4. Remove the pan from heat and transfer the mawa to a bowl and let it cool completely. Then cover and refrigerate it for a day or two (not more) till you’re ready to make the cake. It will harden in the fridge so let it come to room temperature before using it.
You should get about 3/4 to 1 cup of mawa from 1 litre (4 cups) of full-fat milk.

5. Now start preparations for the cake by pre-heating your oven to moderate 180°C/350°F/gas mark 4. Beat the butter, the crumbled mawa and the sugar in a largish bowl, using a hand held electric beater, on high speed until soft and fluffy.
6. Add the eggs, one at a time, and beat on medium speed till well incorporated. Add the vanilla and milk and beat till mixed well.
7. Sift the cake flour, baking powder, cardamom, and salt onto the batter and beat at medium speed and well blended. If you cannot find cake flour, place 2 tablespoon of cornstarch in the bottom of your 1-cup measure and then fill it with all-purpose (plain) flour to make up to 1 cup.
8. Grease and line only the bottom of an 8 inch (20 cm) spring form pan. Pour the batter into this and lightly smooth the top. Place the cashew nuts (or blanched almonds) on top of the batter randomly. Do not press the nuts down into the batter. A Mawa Cake always has a rustic finished look rather than a decorated look.
9. Bake in a preheated moderate oven for about 1 hour until the cake is a golden brown and a skewer pushed into the centre comes out clean. Do not over bake the cake or it will dry out. If the cake seems to be browning too quickly, cover it will aluminium foil hallway through the baking time.
10. Remove from oven and allow it to cool for 10 min in the tin. Release the cake, peel off the parchment from the base and let it cool completely.

Masala Biscuits (Spicy Savoury Indian Cookies):
Servings: Makes about 2 dozen biscuits/ cookies that are 2 1/4” (55 mm) to 2 ½” (65 mm)wide. (I halved the recipe, skipped green chilli peppers, added some caraway seeds and dill seeds)

Made these late last night and they tasted awesome- more importantly the house smelled heavenly (oh I had almost forgotten how awesome fresh curry leaves smell!)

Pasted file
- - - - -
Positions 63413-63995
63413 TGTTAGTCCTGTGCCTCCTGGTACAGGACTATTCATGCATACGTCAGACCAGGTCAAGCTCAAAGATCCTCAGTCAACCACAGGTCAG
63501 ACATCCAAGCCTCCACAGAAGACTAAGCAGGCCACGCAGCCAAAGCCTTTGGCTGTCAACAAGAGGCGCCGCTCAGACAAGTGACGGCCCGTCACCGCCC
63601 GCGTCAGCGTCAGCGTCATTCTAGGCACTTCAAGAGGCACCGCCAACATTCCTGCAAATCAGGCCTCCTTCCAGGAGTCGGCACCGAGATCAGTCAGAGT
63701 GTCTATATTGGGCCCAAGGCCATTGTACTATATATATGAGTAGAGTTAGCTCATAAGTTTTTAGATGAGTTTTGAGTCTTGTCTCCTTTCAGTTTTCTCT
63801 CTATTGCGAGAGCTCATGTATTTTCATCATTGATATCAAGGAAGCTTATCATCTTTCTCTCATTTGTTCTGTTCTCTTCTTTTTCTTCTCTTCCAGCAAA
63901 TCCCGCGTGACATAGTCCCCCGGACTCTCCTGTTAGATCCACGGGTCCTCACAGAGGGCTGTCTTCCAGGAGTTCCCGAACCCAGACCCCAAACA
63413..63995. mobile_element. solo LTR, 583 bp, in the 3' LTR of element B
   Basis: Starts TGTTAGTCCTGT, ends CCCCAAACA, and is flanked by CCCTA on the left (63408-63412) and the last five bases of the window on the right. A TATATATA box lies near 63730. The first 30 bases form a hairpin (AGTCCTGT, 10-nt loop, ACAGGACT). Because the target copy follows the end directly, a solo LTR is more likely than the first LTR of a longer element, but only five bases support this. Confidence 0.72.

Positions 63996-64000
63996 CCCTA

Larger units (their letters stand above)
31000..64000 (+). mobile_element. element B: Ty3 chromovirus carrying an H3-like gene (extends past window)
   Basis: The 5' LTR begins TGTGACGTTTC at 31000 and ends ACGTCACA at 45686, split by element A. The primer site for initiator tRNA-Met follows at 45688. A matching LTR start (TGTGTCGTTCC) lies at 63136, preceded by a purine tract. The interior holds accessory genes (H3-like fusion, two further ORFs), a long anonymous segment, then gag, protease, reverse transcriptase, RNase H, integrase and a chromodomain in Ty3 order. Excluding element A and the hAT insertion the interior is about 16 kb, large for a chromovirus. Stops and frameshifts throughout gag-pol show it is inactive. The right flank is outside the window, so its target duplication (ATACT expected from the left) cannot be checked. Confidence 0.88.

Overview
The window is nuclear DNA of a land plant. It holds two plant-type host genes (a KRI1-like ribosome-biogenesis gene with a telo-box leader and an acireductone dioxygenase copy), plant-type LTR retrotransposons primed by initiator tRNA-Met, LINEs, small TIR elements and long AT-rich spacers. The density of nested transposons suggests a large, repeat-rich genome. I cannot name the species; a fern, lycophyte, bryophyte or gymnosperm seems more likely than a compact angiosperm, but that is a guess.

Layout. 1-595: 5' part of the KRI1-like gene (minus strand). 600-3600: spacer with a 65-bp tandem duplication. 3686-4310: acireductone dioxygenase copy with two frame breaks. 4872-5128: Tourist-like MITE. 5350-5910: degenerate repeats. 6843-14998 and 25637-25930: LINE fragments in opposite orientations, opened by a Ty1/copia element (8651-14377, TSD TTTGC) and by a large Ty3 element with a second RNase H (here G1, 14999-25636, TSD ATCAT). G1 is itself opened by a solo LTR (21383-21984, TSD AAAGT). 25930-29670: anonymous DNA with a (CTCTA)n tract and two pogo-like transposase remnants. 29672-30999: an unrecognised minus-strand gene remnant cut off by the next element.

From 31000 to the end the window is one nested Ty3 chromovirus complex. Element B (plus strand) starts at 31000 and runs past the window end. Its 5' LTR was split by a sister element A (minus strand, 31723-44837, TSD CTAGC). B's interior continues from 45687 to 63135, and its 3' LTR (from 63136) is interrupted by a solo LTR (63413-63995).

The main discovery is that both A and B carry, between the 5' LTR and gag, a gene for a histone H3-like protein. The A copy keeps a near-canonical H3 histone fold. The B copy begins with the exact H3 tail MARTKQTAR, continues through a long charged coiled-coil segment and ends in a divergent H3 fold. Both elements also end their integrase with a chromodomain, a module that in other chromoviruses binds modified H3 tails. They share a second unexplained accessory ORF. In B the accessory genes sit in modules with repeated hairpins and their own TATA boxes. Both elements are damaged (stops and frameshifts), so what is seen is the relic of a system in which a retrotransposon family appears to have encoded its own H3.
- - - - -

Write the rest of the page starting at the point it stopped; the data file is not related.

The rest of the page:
Ingredients:
1-3/4 cup (420 ml) (9 oz) (250 gm) all-purpose (plain) flour
2 tablespoons (30 ml) fine white or brown rice flour (optional)
1 teaspoon (5 ml) (5 gm) baking powder
1/4 teaspoon baking soda
1/2 teaspoon salt (or according to your taste)
1/2 cup (1 stick) (120 ml) (4 oz) (115 gm) chilled butter, cut into small pieces
3 green chillies, deseeded and chopped
3/4 inch (20 mm) piece of ginger, finely grated
1-1/2 teaspoon whole peppercorn, crushed coarsely
1-1/2 teaspoon cumin seeds, toasted and crushed coarsely
1 tablespoon (15 ml) (½ oz) (15 gm) granulated sugar
1-1/2 tablespoons finely chopped curry leaves
1 tablespoon finely chopped fresh coriander/ cilantro
3 to 4 tablespoons (45 ml to 60 ml) cold yogurt
1-1/2 tablespoons black sesame seeds (or white sesame seeds)
A little oil to brush the tops of the biscuits/ cookies

1. You can do this by hand also, but I prefer to use my food processor. The advantage with using the processor is that the warmth of one’s palms/ fingers doesn’t warm up the dough and melt the butter.

2. Put both flours, salt, baking powder and baking soda into the bowl and add the pieces of chilled butter. Pulse until the mixture takes on the texture of breadcrumbs. 

3. Now add the chopped green chillies, finely grated ginger, crushed peppercorn and cumin, sugar, the chopped curry leaves and coriander leaves. Pulse a couple of times to mix well.

4. Then add 2 tablespoons of yogurt and pulse again. Add one more tbsp of yogurt (or two, as much as needed), and pulse again until the dough just comes together and clumps together. You want a moist dough, not a wet one – somewhat like pie dough.